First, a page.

LaKosky refutes the notion. Known as harm reduction in the world of public health policy, he said needle-exchange programs like the nonprofit he oversees improve health outcomes for users and prevent the spread of infectious diseases. The Tacoma Needle Exchange has an annual budget of roughly $250,000, raised through private donations, national grant money, in-kind donations and money from the state Department of Health.

While LaKosky said he understands critics’ concerns, he points to “study after study” that have shown the effectiveness of needle-exchange programs. While community outreach workers like Sayler primarily deliver clean syringes, they also connect users to the limited recovery resources available.

That’s important because, as LaKosky noted, “These are people’s brothers and sisters, mothers and grandmothers in some cases.”

“A lot of arguments can be made against needle exchange, but none of them are based in science. They’re all emotional,” he said. “I have never in my entire public health career come across someone who’s a substance user who says, ‘I started using because I had access to a clean needle.’”

For Sayler, the philosophical debates are best left to others. He’s got a job to do, and people depending on him.

“You’ve got to have compassion for people, no matter what, even if you don’t agree with what they’re doing,” he said.

Preventing death, he said, keeps the door open for recovery — which is the ultimate goal.

As the sun began to set, Sayler still had several more stops on his list. One of the last took him to a white, split-level home at the end of a residential road near Spanaway with rhododendrons planted out front. There, a 22-year-old woman walked down the steps with an old paint can filled with dirty needles.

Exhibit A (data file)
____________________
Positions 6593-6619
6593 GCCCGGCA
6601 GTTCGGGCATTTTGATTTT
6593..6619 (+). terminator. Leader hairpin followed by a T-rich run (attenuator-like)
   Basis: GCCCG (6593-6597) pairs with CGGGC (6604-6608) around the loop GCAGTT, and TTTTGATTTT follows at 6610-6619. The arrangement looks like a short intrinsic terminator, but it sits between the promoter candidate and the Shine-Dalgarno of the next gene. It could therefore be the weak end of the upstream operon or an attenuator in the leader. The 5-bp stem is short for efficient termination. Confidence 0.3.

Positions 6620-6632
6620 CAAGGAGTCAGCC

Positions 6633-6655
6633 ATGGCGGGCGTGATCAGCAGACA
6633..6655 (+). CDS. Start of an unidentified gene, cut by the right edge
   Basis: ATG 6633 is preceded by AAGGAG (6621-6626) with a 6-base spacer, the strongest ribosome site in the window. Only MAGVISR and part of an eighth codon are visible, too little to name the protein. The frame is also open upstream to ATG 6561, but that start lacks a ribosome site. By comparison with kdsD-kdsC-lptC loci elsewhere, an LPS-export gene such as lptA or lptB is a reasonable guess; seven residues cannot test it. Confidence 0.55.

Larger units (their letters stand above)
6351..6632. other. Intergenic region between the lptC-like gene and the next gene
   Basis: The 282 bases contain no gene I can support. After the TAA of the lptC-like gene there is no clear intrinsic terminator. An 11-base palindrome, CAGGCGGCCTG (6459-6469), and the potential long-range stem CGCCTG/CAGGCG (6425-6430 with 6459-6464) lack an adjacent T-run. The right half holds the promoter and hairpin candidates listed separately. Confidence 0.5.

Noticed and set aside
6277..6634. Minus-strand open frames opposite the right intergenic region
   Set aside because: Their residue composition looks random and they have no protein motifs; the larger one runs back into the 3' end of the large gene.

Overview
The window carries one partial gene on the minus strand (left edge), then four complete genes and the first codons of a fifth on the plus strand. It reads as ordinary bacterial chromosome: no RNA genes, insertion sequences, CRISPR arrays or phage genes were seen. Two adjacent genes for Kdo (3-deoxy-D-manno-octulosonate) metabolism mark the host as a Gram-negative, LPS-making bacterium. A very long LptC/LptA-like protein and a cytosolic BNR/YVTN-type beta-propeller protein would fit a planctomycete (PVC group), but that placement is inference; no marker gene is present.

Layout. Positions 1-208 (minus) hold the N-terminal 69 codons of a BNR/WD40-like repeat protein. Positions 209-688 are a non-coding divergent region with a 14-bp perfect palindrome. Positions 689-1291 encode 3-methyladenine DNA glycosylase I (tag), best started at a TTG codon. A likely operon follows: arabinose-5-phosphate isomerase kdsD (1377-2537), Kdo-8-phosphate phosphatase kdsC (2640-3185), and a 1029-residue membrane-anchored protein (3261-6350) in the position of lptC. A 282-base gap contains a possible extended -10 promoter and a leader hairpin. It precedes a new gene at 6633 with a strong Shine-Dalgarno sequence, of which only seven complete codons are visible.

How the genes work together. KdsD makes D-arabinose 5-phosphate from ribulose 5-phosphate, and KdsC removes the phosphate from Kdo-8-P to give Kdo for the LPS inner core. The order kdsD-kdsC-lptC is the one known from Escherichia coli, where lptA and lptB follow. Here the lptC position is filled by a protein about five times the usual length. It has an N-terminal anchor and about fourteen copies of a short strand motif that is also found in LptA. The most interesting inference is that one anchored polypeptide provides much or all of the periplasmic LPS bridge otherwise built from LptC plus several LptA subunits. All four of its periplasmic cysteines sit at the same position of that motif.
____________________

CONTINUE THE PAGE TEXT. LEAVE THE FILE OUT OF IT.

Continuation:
It was the third time Sayler had visited her, and this time she asked for Narcan.

Since it’s the first time she received the emergency drug, Sayler quickly ran through the procedure for administering it, showing the woman how to rub her knuckles down a person’s sternum to make sure her or she has actually overdosed and not just dosed off, before pointing to the major muscles where the drug can be administered.

The woman listened intently.

Next, Sayler stopped at a nondescript home closer to Parkland with a barking German Shepherd out front and muddy paw prints on the door. When he arrived, a man in his early 20s lifted the blinds and peeked out the window before carrying out a big red container full of used syringes.

He asked for Narcan, too. Unlike the previous stop, there was no need for Sayler to run through the tutorial this time.

The man had heard it before.

“What happened to the last dose?” Sayler asked, looking up from his clipboard.

“We saved a guy,” the man answered.

“Here at the house.”